The plan targets a total of 10.7GW of wind, solar and bioenergy capacity and identifies five priority transmission projects designed to accommodate new supply.
A "strong majority" of the expected development is likely to be wind, says Robert Hornung, president of the Canadian Wind Energy Association (CanWEA).
The plan provides some much-needed long-term visibility to investors who, while attracted by the province's premium-priced feed-in tariffs (Fit), have also expressed concern about the lack of clarity on critical questions like expected demand growth in the province and how it will be met.
"The plan will continue to provide the stability in the energy sector with its long-term, integrated look at the power system as a whole," said Mike Crawley, president of International Power Canada. "This is essential to attracting private investment."
At the same time, though, industry reaction to the plan hints at a growing worry about the political risks associated with Ontario's green energy policies.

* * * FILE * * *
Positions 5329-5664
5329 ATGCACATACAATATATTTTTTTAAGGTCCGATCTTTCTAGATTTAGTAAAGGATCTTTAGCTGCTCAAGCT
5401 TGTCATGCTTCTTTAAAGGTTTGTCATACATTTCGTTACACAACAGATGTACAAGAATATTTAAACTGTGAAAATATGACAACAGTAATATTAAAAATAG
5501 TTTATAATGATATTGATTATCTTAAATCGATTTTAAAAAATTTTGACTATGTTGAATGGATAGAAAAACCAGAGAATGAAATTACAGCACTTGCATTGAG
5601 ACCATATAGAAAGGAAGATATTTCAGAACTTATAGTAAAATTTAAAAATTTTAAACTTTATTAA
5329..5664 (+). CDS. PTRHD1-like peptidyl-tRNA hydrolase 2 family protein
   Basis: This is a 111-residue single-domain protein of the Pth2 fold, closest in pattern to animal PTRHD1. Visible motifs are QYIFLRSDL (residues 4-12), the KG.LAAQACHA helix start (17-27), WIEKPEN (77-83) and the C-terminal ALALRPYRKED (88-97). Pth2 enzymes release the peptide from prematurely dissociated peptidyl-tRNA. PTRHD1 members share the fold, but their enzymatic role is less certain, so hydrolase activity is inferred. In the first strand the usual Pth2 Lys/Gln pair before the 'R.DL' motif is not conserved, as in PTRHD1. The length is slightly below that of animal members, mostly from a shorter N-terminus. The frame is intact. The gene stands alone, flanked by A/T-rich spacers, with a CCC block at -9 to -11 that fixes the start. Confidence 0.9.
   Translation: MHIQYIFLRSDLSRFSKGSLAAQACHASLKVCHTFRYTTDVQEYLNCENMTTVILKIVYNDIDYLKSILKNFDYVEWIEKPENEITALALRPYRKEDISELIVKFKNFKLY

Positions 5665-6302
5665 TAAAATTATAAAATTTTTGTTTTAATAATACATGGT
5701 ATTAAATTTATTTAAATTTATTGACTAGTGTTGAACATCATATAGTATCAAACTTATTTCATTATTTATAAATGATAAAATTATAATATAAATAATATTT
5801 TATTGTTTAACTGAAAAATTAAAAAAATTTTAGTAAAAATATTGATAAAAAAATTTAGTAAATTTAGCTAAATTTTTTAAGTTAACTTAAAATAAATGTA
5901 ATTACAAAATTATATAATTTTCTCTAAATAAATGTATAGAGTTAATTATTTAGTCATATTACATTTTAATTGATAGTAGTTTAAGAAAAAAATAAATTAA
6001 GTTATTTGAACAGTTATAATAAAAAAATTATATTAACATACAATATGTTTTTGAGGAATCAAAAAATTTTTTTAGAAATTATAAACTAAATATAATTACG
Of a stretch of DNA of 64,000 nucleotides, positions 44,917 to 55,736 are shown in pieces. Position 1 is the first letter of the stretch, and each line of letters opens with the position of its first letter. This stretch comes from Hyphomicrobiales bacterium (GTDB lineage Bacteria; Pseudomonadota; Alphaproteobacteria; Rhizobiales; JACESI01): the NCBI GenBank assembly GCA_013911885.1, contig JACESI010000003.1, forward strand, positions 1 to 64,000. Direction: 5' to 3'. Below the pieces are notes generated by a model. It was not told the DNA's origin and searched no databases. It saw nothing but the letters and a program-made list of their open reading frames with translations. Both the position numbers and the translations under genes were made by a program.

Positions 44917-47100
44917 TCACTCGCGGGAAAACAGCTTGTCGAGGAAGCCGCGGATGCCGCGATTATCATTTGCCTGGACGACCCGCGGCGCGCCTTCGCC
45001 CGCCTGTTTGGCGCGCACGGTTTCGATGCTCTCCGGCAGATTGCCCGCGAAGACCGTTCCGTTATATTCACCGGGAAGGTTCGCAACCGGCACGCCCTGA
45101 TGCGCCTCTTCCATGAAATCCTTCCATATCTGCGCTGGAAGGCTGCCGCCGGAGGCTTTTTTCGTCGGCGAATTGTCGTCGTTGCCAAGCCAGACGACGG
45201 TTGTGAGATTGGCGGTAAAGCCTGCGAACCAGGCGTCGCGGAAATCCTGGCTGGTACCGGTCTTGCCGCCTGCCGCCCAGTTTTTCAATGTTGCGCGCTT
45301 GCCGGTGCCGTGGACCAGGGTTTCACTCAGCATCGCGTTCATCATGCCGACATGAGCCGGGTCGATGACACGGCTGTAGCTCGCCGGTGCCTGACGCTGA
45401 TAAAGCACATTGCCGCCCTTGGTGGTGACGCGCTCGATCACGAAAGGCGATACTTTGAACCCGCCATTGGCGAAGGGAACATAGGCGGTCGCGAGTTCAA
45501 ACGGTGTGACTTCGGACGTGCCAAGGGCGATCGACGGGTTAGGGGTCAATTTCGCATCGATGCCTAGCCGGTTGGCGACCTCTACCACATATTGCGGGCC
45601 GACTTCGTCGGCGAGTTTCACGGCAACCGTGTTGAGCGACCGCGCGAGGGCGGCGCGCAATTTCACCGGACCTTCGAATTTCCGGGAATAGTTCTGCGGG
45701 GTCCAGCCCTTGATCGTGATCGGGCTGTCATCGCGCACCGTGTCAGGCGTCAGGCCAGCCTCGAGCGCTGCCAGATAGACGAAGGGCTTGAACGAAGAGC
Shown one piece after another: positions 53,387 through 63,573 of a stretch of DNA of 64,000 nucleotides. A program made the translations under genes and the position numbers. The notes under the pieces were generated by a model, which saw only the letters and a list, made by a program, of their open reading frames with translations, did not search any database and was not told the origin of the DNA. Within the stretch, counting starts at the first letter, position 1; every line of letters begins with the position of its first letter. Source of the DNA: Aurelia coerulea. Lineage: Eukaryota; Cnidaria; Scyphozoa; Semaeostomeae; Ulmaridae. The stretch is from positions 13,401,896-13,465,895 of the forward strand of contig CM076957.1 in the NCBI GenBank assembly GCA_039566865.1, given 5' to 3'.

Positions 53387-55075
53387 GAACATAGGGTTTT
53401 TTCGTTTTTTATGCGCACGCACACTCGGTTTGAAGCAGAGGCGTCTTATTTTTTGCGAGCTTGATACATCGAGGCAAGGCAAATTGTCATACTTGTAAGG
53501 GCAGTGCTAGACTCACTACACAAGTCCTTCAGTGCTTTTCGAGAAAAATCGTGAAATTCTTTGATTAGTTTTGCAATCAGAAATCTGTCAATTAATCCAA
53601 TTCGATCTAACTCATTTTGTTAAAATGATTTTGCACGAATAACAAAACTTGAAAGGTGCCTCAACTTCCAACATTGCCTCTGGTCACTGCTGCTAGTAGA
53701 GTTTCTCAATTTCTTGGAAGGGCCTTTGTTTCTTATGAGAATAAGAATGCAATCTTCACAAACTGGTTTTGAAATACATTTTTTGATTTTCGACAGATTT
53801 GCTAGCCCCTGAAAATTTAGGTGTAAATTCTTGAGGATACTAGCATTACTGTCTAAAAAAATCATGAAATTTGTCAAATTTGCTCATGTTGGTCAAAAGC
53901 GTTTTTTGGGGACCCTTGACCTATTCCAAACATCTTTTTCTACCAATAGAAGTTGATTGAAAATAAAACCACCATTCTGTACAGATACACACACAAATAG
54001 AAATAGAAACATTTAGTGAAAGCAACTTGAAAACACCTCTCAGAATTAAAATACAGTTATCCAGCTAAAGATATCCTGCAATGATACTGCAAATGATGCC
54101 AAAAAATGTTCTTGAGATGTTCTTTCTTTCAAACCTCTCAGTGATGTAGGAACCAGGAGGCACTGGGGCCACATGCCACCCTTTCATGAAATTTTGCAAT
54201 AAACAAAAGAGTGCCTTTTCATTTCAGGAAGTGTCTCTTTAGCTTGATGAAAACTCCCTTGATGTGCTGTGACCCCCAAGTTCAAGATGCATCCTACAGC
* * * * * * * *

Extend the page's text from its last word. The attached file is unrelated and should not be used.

"What is needed now is to get on with the next steps, including approval by the Ontario Energy Board, and then turn the plan over to the appropriate agencies for execution, free from interference," said David Butters, president of the Association of Power Producers of Ontario.
The Liberal government has surprised the industry in the past with deals outside the Fit program rules and is now coming under fire for rising power prices that critics are blaming on its green energy ambitions.
It responded last week with the promise of a 10% rebate on electric bills for consumers.